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This Week in History
July 26 - August 1, 2015

General Lafayette Celebrates Dedication
of Fairmount Water Works in Philadelphia
(July 23, 1825)

By Pamela Lowry

General Gilbert Lafayette, a.k.a. the Marquis de Lafayette, who despised titles of nobility.

July 23, 1825--Braving a heat wave which has sent the temperature soaring to 104 degrees, the Marquis de Lafayette spent this past week in a series of festivities which dedicated the newly expanded Philadelphia water system. Known as the Fairmount Works, the system is the wonder of the new nation and was expanded, appropriately, just in time for the fiftieth anniversary of the Declaration of Independence. At the time of the Declaration, Philadelphia was a town of 25,000 people, but it has grown dramatically to a city of 120,000 residents.

Before the Marquis de Lafayette left on his western tour of the United States last year, he promised to return to Philadelphia in time to participate in the dedication ceremonies. Originally opened in 1822, the water system has been redesigned to provide ample water pressure for a raidly growing city. Water from the Schuylkill River is trapped and led through a conduit to sixteen-foot waterwheels. These drive a double-pistoned pump and raise the water 120 feet into a vast reservoir. The pump supplies 500,000 gallons of water every 24 hours. From the reservoir, the water runs through pipes and conduits to every quarter of the city, where any desired quantity may be had by merely turning a faucet. There are standpipes in every street which can be used in case of fire, and when the hose from a fire engine is connected to one of these, the water gushes out with double the force provided by an ordinary fire pump.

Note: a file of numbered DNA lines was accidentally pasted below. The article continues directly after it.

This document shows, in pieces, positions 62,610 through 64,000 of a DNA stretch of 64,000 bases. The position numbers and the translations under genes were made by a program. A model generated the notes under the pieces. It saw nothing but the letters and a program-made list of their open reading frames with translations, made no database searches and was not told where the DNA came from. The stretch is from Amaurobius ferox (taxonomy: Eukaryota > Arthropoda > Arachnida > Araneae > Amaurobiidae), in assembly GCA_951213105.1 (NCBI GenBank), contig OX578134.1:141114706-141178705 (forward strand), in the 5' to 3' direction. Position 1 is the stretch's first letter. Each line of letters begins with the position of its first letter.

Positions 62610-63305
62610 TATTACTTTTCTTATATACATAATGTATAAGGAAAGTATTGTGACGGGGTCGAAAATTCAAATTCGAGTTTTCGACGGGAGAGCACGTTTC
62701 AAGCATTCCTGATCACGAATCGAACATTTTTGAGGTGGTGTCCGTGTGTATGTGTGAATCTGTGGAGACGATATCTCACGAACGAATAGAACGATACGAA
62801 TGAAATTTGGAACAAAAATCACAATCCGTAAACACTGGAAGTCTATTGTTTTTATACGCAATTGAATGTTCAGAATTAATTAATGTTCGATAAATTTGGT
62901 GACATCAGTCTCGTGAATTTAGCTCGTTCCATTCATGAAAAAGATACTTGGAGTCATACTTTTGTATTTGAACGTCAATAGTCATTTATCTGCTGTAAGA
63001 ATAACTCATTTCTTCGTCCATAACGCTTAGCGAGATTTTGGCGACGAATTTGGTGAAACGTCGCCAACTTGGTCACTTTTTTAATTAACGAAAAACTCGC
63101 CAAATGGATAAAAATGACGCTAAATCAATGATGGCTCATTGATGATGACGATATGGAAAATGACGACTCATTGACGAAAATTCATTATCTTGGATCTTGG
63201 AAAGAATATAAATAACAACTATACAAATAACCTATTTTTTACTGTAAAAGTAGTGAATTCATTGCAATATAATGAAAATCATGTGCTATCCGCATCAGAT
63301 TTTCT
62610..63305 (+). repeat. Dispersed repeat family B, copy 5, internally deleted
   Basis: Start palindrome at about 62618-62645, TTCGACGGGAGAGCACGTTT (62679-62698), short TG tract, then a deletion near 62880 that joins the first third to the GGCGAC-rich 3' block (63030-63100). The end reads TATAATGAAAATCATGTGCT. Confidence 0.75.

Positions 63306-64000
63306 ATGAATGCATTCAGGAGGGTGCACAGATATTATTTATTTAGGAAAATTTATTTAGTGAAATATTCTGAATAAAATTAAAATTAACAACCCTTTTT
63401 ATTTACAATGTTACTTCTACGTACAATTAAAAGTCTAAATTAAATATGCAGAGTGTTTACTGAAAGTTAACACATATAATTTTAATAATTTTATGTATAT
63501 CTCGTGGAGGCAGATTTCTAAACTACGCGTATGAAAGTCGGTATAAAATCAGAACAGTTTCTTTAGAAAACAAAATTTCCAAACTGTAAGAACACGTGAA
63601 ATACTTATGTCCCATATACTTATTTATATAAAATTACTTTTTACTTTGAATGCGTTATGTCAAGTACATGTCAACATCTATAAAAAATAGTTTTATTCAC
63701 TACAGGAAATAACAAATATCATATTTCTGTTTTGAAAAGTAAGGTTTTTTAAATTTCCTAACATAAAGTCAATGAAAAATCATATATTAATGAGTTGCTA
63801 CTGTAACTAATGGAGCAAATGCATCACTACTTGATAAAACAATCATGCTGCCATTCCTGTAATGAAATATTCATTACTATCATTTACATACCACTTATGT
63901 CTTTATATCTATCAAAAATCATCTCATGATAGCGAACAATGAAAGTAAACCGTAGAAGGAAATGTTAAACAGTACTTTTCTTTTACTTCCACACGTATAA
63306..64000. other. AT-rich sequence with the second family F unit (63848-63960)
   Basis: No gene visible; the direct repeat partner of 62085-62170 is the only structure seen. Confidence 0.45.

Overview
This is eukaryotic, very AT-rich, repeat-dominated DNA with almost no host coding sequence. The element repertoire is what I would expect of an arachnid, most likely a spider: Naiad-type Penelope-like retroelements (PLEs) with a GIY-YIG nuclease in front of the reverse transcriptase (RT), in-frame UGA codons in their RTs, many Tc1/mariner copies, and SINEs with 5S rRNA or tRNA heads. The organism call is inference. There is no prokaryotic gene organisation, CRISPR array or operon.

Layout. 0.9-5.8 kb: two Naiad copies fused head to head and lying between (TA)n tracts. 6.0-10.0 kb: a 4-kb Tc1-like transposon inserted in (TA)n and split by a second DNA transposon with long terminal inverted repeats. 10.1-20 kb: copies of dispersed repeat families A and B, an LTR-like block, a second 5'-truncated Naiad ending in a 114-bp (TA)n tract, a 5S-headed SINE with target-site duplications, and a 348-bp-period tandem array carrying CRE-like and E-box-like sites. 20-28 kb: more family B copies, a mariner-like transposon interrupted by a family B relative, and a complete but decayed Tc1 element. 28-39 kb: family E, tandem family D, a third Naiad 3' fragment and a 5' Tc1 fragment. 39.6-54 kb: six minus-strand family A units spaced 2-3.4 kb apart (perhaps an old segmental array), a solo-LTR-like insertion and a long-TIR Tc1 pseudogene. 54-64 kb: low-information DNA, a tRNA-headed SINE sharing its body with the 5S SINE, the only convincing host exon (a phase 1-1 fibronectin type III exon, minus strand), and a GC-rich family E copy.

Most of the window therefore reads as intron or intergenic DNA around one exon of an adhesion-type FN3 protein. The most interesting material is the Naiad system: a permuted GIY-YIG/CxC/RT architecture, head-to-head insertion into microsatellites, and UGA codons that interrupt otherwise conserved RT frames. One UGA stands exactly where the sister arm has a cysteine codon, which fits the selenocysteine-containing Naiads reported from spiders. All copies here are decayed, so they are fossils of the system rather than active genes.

At the ceremonies, the Marquis was presented with a vertical section of the water works, executed in mahogany. In accepting the model, the Marquis remarked that the water works were "the perfect representation of the American government, in which are combined simplicity, power, and economy."

Originally written in 1992 for an EIR radio program, "And now, news from the American Republic"